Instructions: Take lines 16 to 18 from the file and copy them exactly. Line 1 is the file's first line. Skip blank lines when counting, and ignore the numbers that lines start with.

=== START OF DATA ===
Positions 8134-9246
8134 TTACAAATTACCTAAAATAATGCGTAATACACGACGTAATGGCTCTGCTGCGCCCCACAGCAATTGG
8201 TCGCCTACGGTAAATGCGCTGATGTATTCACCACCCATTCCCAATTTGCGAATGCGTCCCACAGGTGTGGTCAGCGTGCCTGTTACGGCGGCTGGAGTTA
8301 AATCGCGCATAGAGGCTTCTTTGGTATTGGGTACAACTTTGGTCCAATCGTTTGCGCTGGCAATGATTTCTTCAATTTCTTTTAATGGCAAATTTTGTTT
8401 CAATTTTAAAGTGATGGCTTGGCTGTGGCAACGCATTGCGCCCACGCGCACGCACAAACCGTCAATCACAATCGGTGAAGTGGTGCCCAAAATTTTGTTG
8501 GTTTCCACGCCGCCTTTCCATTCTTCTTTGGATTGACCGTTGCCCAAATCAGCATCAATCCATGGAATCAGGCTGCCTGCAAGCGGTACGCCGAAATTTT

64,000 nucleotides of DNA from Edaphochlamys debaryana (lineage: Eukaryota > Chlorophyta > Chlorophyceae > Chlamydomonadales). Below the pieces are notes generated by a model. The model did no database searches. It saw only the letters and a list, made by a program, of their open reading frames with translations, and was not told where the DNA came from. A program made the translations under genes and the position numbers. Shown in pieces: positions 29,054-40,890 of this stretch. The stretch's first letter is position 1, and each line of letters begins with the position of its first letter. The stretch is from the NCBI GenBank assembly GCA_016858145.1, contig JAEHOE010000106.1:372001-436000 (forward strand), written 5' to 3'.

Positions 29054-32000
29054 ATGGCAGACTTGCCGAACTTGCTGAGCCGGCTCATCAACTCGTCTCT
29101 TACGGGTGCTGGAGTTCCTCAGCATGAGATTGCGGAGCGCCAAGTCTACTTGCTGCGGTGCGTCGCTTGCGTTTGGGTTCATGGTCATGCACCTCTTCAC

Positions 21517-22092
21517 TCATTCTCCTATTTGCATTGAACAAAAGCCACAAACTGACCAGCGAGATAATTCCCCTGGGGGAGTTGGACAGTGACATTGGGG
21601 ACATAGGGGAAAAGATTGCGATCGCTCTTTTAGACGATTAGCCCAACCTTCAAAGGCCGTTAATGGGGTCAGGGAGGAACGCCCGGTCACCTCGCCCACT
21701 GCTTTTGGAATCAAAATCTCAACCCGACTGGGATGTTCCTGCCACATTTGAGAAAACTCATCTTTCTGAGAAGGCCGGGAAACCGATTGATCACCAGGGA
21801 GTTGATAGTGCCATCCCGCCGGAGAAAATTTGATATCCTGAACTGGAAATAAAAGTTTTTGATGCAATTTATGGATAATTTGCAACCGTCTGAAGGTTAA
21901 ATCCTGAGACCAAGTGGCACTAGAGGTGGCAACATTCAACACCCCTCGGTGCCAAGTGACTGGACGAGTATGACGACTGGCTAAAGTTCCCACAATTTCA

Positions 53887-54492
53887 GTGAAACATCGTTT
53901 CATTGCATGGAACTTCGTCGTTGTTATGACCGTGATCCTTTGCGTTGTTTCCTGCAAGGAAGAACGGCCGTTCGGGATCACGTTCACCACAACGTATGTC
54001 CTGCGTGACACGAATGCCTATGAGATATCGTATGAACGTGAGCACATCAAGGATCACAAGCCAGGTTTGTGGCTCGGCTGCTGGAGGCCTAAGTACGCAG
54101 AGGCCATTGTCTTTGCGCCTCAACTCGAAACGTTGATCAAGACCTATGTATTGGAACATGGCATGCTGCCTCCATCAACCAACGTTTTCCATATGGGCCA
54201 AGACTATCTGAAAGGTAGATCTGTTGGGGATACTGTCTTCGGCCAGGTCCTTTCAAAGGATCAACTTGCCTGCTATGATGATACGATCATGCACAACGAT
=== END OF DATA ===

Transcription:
21901 ATCCTGAGACCAAGTGGCACTAGAGGTGGCAACATTCAACACCCCTCGGTGCCAAGTGACTGGACGAGTATGACGACTGGCTAAAGTTCCCACAATTTCA

Positions 53887-54492
53887 GTGAAACATCGTTT